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The ragged skyline of the Darling Range can be seen from most parts of the island. The rocky summits of Mt Leventhorpe, Counsels Peak and the Matterhorn-like Pillingers Peak are all composed of granite, which intruded deep in the Earth’s Crust as a hot magma between 400 and 380 million years ago.photo

Walkers Lookout is a low hill on the western flank of the Darling Range that provides extensive views over most of the island. Unlike the rest of the Darling Range, Walkers Lookout is composed of sedimentary rocks (Mathinna Beds) that were deposited between 405 to 420 million years ago. The layers of sandstone and siltstone that make up the Mathinna Beds were baked by the heat of the later granite intrusions and are now transformed into quartzite and slate.

Between 200 and 23 million years ago, tectonic forces associated with the separation of Australia and Antarctica and the opening of the Tasman Sea have uplifted and exposed the granite and Mathinna Beds to the Earth’s surface forming the Bassian Rise, a ridge of older rocks that extends across eastern Bass Strait from Tasmania to Wilson Promontory.

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View northeast towards The Patriarchs and Babel Island

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View east towards Prime Seal Island.

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View southwest towards Whitemark, Big Green Island, Mt Chappell Island and Badger Island.

As you admire the superb view from Walkers Lookout, spare a thought on the geological processes that have shaped the Flinders Island we see today.

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Around 420 million years ago Australia was part of the Gondwana supercontinent which was then drifting southwards. Tasmania was located along the 30˚S latitude which puts it around about where Coffs Harbour is today.

At this time sediment from eroding mountains was carried out to sea to the edge of the continental shelf. Here the sands and silts slid down off the shelf to build up on the deep ocean floor at depths exceeding 1000m. This was the origin of the island's present-day Mathinna Beds.

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The build up of sediments in the Mathinna Beds ended in the Devonian period around 400mya.

Deformation along the trailing north eastern continental edge of Gondwana resulted in widespread folding and uplift of rocks.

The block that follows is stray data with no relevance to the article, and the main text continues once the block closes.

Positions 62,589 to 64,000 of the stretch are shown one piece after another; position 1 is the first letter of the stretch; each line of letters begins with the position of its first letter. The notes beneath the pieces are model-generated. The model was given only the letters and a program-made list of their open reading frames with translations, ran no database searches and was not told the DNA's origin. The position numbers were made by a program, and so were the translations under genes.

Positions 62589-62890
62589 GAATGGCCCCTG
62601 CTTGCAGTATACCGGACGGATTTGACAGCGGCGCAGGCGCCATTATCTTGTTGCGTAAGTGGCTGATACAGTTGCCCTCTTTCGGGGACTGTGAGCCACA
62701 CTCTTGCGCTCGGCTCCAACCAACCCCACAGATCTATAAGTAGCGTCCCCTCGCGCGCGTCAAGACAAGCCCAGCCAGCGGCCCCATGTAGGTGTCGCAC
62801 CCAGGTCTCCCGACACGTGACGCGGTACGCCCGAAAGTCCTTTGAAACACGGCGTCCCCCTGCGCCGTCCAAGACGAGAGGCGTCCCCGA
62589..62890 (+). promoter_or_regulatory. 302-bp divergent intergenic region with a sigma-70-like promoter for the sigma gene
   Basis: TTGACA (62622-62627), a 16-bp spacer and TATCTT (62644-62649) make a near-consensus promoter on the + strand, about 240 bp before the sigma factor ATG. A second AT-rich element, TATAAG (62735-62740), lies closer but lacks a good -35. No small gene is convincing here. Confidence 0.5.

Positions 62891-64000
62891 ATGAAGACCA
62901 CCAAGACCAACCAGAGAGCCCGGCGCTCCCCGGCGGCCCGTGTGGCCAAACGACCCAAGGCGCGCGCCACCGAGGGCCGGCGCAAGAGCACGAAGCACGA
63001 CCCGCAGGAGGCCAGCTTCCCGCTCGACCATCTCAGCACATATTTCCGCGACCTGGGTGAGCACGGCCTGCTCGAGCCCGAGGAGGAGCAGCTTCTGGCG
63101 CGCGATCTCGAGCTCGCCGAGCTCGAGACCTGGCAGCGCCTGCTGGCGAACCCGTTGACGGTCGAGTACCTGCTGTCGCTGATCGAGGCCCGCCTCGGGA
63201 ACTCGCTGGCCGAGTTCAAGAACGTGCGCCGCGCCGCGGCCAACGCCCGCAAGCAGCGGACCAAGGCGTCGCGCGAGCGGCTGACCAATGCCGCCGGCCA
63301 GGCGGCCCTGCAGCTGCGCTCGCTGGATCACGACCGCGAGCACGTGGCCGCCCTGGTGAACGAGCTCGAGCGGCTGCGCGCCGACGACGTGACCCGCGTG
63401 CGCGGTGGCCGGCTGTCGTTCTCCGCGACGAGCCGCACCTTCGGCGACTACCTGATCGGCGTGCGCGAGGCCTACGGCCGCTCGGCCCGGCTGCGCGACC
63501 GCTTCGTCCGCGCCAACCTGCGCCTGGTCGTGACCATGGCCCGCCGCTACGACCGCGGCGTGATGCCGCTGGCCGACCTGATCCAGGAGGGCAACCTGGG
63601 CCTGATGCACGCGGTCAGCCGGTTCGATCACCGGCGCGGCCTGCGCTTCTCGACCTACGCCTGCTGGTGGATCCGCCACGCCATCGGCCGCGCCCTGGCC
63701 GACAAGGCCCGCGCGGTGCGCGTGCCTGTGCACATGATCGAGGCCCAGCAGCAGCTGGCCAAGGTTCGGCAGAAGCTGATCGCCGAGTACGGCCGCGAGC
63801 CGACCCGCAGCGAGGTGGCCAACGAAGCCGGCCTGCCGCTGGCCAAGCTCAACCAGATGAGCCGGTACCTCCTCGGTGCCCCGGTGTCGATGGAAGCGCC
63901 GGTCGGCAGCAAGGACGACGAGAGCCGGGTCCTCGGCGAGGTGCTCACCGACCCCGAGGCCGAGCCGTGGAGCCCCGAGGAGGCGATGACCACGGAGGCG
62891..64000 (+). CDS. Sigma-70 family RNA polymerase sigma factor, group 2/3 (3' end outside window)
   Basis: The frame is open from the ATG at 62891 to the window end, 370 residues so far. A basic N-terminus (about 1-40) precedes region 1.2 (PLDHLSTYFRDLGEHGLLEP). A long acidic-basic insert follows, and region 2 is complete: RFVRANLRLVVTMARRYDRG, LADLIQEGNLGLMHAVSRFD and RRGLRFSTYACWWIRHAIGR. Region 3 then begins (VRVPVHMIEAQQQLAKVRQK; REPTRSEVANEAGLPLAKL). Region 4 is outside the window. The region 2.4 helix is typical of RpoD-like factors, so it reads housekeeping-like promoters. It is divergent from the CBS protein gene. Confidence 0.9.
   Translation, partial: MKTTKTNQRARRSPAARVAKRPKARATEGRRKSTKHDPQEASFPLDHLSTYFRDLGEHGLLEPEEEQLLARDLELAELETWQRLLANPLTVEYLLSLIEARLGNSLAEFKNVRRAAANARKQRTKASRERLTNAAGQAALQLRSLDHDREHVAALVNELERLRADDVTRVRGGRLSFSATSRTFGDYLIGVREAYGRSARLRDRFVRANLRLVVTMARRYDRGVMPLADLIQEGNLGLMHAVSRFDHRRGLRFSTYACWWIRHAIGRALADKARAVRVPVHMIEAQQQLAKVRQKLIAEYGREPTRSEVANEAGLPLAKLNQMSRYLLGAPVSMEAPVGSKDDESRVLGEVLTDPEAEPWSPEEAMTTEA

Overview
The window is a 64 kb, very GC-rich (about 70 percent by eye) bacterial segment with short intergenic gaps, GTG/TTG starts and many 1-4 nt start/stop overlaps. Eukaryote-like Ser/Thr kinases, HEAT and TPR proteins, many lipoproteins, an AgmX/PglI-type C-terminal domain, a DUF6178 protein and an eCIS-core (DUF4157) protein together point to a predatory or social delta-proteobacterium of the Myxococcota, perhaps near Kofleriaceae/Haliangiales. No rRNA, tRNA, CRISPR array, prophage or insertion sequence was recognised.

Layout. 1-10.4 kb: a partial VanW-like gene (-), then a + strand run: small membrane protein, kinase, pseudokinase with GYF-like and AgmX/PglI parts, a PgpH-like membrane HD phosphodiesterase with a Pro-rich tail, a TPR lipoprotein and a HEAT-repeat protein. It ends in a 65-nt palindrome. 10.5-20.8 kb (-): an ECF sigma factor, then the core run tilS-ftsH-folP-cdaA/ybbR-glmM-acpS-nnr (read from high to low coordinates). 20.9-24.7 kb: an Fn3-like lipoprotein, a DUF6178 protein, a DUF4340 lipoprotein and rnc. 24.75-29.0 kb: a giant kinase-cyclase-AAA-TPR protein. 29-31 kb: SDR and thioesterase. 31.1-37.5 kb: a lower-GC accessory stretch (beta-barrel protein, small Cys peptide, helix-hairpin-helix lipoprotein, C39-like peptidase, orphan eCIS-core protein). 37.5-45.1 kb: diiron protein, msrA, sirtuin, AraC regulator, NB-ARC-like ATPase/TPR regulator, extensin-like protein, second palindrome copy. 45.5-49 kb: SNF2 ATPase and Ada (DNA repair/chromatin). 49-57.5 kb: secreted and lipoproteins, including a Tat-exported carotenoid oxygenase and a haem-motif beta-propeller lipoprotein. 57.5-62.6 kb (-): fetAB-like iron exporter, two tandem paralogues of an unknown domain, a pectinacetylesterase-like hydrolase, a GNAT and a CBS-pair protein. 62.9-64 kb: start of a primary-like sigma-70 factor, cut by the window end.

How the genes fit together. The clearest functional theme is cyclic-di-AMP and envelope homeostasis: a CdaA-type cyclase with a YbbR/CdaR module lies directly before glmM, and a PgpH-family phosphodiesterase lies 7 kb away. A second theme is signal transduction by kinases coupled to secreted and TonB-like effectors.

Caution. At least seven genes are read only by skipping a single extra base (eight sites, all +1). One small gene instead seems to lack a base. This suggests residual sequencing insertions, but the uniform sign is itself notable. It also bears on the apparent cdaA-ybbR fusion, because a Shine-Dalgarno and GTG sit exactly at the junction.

This mountain building event is called the Tabberabberan Orogeny. It lasted for tens of millions of years and affected much of the Australian east coast.

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Having been uplifted and folded, the Mathinna Beds were then locally baked into hard metamorphic rocks as a series of granite magmas intruded in and around them between 400 and 380 mya.

These gave birth to the Furneaux Group's most distinctive rocks. Granite outcrops occur extensively across the islands today and were noted in Bass and Flinders 1798 voyage of discovery.

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Then followed a long period of uplift and erosion on FLinders Island while glaciomarine and nonmarine sequences were deposited over much of the Tasmanian landmass.

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The breakup of Gondwana started around 180mya when Africa and South America broke off the supercontinent.

This event coincided with a new array of volcanic activity across Tasmania which saw huge dolerite dykes intrude into existing ancient rock layers. These are mostly seen in the Furneaux Group today in the precinct around Cape Barren and southern Flinders Island.

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In the leadup to the final breakup of Gondwana when Australia and Antarctica separated over the period 80-45mya, the Flinders Island block was uplifted by vertical faulting. Widespread erosion followed.

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At some point between 40–20mya while Australia tracked northwards away from Antarctica, volcanoes erupted around the Furneaux Group. These sent lava flows tracking across the landscape to fill in the eroded valleys that had formed in the time since the Flinders Island block was raised up clear of the surrounding ocean waters.

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The most significant event for Furneaux Group geology in the last 10mya was the start of the last ice age around 2.5mya.

While ice formed up in glaciers and sea ice across the world, sea levels fluctuated wildly from between 20m-130m below current levels. This had the effect of not only opening and closing a land bridge between Tasmania and the mainland but also of creating a shallow embayment to the east of Flinders Island.

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As sea levels rose and fell, sands from the newly exposed marine areas blew up over the island covering up the basalt. Sands from the bay to the west were rich in marine shelled animals called forams.

The 'Roaring 40s' winds piled these shells up to create a type of limestone / calcareous sand. To the east the ocean sands tended to accumulate more gently into compacted beds of quartz grains and marine fossils.

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